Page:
“Do This and Live”

As mentioned in yesterday’s article, Ayn Rand was known for her views of “anti-altruism,” or what she called the virtue of selfishness. However, what Rand called “selfishness” would be more accurate if it was referred to as “self-interest.” Pure selfishness is a total ignorance of the wants or needs of others, while self-interest does not promote such egotistical notions. Leonard Read explains: A vast majority of people in this and other countries, including many noted scholars, confuse Read more […]

The Federal Temptation

As a follow-up to a recent article, I thought a related idea was in order. A large part of what is involved in getting government out of our daily lives is getting us out of government. Leonard Read makes the point: Prosperity breeds a peculiar temptation—the temptation to solicit economic privileges from government. I am acquainted with many Americans, outstanding in their specializations, who seek special privileges—living off others by coercive governmental interventions. They yield to temptation, Read more […]

Get the Government Out

Liberals often mock conservatives for supposedly having no answers to modern problems. To hear liberals explain it, the conservative response to everything is “get the government out of it.” And while it is most definitely true that this is a foundational plank of the conservative message, liberals are only giving half of the story when they say this. The primary reason why “getting the government out” does not sound like a credible solution to most liberals is because most liberals don’t Read more […]

Let Your Words be Few

Those who are loudest in their threats get what they deserve: nothing but disdain. We freedom devotees who threaten our opponents only strengthen them in their misdeeds, their societal faults. The tactic we should employ? Calmness! Think exclusively of our own improvement and leave faults to the falsifiers. Errors of opinion may be tolerated where reason is left free. –Leonard Read Mark Twain said it best: “It is better to keep your mouth closed and let people think you are a fool than to open Read more […]

Malt Corn, Statesmen, and Hypocrites

State of the Union? What State of the Union? I watched an episode of Moonshiners off my DVR and learned a whole lot more. I also read a little bit; not a bad alternative to allowing my blood pressure to skyrocket as a smug little man tells me how great things are going, but that there’s still much to do. Whatever. I learned instead that the natural yeast from malt corn doesn’t cause a hangover. I also learned, from reading Leonard Read, that “no individual keenly aware of his limitations Read more […]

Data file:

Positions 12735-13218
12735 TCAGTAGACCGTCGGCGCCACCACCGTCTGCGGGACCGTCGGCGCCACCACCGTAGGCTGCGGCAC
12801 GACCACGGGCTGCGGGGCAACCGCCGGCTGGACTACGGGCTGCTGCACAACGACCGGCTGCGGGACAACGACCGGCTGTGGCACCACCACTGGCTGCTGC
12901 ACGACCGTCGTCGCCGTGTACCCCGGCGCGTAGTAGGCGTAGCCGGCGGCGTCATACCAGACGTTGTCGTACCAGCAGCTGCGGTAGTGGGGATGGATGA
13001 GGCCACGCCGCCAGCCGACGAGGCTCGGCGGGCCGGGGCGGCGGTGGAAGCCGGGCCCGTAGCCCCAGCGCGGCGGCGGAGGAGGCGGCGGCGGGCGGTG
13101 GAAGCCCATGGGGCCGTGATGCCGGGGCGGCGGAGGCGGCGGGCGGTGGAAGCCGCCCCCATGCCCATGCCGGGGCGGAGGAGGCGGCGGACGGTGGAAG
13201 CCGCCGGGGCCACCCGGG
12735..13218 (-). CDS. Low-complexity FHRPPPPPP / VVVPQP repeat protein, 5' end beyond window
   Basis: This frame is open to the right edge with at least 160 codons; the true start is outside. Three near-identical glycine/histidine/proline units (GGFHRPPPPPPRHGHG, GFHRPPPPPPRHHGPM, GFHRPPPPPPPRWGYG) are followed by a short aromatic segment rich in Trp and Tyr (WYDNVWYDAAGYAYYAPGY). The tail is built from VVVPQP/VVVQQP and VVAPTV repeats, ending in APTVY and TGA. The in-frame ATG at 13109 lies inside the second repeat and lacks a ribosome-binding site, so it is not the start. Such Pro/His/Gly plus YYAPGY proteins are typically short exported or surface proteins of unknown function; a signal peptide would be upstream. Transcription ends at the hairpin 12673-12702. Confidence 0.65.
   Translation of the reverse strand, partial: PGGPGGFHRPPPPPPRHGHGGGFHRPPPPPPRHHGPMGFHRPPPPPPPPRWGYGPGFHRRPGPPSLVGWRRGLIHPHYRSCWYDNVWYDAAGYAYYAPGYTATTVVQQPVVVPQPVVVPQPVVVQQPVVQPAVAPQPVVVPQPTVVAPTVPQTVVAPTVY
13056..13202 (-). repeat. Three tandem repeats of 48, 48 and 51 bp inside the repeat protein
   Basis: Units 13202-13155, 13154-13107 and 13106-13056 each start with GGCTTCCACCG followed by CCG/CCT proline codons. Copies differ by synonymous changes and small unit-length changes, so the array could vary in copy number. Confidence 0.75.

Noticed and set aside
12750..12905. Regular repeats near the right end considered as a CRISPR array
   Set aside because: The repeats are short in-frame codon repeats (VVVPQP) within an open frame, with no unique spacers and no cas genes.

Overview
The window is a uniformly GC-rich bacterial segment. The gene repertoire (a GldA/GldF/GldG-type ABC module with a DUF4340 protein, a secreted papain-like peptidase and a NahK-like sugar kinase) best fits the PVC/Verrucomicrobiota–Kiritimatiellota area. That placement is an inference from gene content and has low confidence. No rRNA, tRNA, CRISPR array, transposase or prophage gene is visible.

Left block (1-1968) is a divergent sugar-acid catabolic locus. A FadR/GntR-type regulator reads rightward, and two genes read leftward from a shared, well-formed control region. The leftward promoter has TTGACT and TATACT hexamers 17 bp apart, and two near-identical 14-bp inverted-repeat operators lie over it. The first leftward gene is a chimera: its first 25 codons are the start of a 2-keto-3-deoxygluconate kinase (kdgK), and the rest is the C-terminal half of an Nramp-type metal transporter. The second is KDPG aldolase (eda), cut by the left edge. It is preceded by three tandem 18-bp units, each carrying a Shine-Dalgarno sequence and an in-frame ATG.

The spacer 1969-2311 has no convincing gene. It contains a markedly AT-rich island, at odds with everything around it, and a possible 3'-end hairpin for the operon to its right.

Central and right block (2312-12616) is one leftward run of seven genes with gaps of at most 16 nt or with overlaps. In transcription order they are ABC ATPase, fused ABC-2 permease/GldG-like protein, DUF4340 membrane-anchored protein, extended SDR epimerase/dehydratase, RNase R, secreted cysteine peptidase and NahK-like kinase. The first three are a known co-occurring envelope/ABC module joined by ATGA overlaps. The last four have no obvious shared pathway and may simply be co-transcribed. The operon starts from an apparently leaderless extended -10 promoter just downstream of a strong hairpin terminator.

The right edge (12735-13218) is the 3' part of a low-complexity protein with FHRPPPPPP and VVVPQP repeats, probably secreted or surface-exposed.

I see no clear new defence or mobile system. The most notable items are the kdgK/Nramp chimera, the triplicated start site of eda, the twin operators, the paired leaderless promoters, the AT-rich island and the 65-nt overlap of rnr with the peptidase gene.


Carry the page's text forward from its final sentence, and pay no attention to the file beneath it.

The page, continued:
The Remnant and the Masses

The concept of a “Remnant” is biblical in its origin, but—like most things biblical—has application both far and wide. Members of the Remnant, as contrasted with the masses, are the real movers and shakers of any given society. It is the Remnant who actually know and care about what is really happening; and are often the only ones doing anything about it. Encouraging as that may sound, it is also frustrating, because the Remnant are a slippery bunch. As Leonard Read tells it: Members of Read more […]

Without Freedom There Would be No Pencils

In a chapter entitled “Opportunity: The Great Art of Life?” from his book, How Do We Know?, Leonard Read writes the following: Opportunities are indeed rare in countries where one cannot act creatively as he or she pleases. Rare, too, are opportunities for you or me that are beyond the range of our potentialities or talents. Astronomy is no more within my range than is the making of an ordinary wooden lead pencil. And, all too rare are the astronomers—or those who have a part in pencil-making Read more […]

Paying the Price

In the first chapter of his little book, How Do We Know, Leonard Read quotes the first-century Roman poet, Juvenal, who writes: “All wish to possess knowledge, but few, comparatively speaking, are willing to pay the price.” Read claims that Juvenal only got it half-right; that is, few indeed are willing to pay the price, but according to Read, “never… has everyone wished to possess knowledge.” This is a curious statement coming from someone wishing to interest others in the quest for Read more […]

Reading Read (Leonard, that is)

Like many others, I resolved that 2013 would be different. Chagrined as I was regarding the difference between the expected and actual trajectory of my habits in 2012, I made yet another January resolution. New Year’s Resolutions are awkward things. We welcome them one month and show them the door the next, like lingering houseguests. To be honest, I have made my share of resolutions, and also have a trampled path leading to the metaphorical exit. Resolutions come and resolutions go; praise the Read more […]